Kate Chopin describes her writing method with ease: she writes in the morning, midday, and evening (but as she gets older she holds off on evening writing); she sits by a window where she can see some trees and the blue sky; she writes with a pen and ink from a grocery store; but the greater question is: why does she write?
She doesn’t give us an answer. She gives us an answer that is more satisfactory than an answer: “To seek the source, the impulse of a story is like tearing a flower to pieces for wantonness.” She continues to say that a story, if treated like a painting, won’t get you very far: “a trick, a mannerism, a physical treat or mental characteristic go a very short way towards portraying the complete individual in real life.” In “The Storm” it is impossible.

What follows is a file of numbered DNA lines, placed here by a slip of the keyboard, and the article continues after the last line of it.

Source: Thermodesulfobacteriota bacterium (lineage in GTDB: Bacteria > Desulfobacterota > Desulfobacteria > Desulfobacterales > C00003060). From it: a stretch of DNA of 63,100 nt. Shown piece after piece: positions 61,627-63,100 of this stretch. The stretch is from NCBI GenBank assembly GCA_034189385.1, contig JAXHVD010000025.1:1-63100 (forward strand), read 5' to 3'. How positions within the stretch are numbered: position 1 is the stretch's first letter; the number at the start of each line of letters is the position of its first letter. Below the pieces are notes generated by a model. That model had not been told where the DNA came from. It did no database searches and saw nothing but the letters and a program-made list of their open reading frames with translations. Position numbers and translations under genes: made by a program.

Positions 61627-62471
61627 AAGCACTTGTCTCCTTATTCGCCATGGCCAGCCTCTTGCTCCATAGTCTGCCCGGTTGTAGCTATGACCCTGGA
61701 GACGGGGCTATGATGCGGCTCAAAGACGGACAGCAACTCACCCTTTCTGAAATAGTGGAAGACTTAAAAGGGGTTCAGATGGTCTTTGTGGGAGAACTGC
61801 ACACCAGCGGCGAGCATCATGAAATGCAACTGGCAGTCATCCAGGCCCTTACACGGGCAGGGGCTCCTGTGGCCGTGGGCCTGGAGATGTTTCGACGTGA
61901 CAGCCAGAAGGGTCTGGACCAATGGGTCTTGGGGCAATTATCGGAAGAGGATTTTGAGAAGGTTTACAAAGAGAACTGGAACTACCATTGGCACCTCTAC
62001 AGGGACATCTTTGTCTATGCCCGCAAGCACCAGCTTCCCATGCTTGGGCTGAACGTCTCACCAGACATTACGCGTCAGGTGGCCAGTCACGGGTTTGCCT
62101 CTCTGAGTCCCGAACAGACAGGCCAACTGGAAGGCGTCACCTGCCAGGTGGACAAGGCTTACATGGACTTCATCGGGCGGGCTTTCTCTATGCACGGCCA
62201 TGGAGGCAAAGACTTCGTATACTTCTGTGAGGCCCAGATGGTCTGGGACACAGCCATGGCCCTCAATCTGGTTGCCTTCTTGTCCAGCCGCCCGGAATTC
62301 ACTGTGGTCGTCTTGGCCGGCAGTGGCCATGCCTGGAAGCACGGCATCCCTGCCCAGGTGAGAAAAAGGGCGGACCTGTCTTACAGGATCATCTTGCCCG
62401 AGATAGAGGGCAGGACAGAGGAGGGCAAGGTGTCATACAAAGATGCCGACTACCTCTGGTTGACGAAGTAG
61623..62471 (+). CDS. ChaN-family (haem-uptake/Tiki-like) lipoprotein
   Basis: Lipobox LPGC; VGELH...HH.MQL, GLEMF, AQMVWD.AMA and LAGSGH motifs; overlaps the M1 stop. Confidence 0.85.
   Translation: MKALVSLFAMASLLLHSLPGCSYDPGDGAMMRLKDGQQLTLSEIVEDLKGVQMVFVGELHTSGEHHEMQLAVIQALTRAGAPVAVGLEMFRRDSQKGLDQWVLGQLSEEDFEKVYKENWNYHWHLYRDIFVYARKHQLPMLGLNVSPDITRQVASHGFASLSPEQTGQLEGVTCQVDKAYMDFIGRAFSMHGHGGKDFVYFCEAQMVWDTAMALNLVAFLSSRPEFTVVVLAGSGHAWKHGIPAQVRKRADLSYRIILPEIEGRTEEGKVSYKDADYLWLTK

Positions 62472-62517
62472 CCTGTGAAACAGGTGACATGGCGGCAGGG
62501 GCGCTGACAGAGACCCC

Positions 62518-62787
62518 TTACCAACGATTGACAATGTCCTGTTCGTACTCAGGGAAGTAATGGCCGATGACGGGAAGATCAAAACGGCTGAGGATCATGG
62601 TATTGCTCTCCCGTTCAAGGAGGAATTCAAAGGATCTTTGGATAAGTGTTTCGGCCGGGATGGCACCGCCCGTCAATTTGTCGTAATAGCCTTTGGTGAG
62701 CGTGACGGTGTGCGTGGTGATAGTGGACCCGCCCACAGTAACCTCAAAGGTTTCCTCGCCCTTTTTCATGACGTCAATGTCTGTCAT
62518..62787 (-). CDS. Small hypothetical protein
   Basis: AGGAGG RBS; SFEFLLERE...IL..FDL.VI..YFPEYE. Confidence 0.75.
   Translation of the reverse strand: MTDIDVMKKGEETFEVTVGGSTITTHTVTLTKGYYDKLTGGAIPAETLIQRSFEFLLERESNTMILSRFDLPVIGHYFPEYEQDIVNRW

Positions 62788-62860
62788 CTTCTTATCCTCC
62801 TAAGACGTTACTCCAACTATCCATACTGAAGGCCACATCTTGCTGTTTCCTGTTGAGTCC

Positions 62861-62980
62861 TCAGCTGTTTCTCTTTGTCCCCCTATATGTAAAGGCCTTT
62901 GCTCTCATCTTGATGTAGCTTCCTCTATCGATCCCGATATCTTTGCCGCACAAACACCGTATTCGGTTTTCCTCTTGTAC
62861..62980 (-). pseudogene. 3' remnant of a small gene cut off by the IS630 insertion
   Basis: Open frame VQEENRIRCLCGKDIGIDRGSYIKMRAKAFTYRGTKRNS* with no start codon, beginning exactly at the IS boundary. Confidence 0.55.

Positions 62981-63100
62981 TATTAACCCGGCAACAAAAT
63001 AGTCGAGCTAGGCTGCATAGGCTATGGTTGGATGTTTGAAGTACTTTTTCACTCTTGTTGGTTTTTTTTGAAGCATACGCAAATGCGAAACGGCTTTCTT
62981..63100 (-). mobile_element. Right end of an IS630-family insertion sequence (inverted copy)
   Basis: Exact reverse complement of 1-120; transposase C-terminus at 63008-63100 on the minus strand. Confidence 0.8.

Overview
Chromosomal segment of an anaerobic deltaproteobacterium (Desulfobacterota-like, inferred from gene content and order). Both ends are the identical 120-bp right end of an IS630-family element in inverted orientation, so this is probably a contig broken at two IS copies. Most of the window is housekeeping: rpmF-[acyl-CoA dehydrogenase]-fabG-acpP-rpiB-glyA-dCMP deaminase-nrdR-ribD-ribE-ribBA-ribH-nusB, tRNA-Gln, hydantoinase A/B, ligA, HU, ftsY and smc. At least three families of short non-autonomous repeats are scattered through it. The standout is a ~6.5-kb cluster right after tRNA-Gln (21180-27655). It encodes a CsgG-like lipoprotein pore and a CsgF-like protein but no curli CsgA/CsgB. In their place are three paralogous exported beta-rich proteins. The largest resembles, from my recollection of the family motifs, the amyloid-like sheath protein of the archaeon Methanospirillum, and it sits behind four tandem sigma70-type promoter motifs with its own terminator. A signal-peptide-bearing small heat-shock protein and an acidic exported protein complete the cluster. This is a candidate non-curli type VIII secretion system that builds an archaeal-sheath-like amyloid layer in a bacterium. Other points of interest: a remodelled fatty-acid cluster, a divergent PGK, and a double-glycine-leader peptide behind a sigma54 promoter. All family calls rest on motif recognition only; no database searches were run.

“The Storm” is separated in five sections, here is a brief summary of each:
1) Baby and Husband are trapped in a storm, unconcerned and safe.
2) Calixta has an affair with an old lover.
3) Husband and baby come home dirty, but with presents; they have a great dinner.
4) Lover writes his wife a letter.
5) Wife is relieved and touched by the letter
There is no trick or mannerism here that can bring it to life; in fact, the storm the driving force of all action. Everything happens because of and thanks to this storm. It illustrates the complexity of truth and happiness. It should unsettle the reader at first to see that each character is happy with each of the lies they are living with. It seems to beg us to evaluate the innocence of each character (who is truly innocent in this story?) from the tradition of “heroic” stories. Perhaps Chopin is asking us to reconsider what is truly right and what is true happiness. Perhaps there is no hero in this story. We don’t know enough except that everyone is blissful in their cloudy, watery, and thunderous ignorance.